A Death in the Small Hours

Written by Charles Finch
Review by Jeanne Greene

In Finch’s sixth Victorian mystery involving gentleman sleuth Charles Lenox (after A Burial at Sea, 2011), the former private investigator has turned to politics. The quieter or, at least, somewhat less dangerous, life of a Member of Parliament better suits his status as devoted husband and father. Or so Lenox tells himself.

When his uncle invites the Lenoxes to visit his country estate, Lenox accepts with alacrity. There he can write a speech, spend time with wife and baby—and look into the series of crimes troubling his uncle as local magistrate. Upon examination of the cryptic clues, Lenox recognizes a serious threat; but he is too late to prevent a murder. Clever plotting allows the new MP to solve the murder, uncover a ring of sophisticated criminals, and give his maiden speech in Parliament.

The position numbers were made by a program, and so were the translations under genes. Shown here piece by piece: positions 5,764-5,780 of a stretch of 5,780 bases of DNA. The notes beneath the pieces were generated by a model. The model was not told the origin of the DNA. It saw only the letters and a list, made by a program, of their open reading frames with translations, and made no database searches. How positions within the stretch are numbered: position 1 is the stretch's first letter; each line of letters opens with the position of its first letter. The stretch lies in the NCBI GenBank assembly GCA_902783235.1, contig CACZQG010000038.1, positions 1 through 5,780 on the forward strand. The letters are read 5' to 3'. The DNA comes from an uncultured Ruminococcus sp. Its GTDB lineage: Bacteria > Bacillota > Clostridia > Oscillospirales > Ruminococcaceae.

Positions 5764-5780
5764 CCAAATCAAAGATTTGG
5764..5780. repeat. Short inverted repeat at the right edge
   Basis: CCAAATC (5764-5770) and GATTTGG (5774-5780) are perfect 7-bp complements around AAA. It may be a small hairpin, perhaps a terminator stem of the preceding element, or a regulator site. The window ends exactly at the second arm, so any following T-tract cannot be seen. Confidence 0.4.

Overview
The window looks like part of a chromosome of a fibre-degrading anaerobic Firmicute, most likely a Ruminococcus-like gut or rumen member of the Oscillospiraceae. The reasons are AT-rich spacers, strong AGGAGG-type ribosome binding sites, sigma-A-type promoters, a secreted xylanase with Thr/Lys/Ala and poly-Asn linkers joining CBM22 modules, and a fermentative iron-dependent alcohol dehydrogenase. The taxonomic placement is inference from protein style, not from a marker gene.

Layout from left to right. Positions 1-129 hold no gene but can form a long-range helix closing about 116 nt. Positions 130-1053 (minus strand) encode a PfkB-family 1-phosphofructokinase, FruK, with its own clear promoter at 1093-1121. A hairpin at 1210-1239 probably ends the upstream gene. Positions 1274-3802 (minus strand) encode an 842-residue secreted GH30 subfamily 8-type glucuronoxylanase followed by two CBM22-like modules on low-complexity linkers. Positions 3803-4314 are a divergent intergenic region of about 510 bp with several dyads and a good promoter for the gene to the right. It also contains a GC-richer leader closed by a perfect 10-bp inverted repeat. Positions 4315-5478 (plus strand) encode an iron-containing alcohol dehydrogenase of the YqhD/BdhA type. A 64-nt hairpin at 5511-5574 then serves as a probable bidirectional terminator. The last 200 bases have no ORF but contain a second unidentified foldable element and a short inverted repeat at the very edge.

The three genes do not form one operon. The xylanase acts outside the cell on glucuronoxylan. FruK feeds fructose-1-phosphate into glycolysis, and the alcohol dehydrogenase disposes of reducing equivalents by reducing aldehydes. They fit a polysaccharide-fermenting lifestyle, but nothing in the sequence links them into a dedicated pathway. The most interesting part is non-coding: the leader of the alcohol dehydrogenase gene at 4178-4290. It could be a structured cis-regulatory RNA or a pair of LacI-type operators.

Charles Lenox is not yet ready to settle down. In fact, the new complications in his life—love, ambition, politics—add depth to his continuing story. A Death in the Small Hours is recommended for readers who like intelligent, non-violent, but not too cozy, mysteries.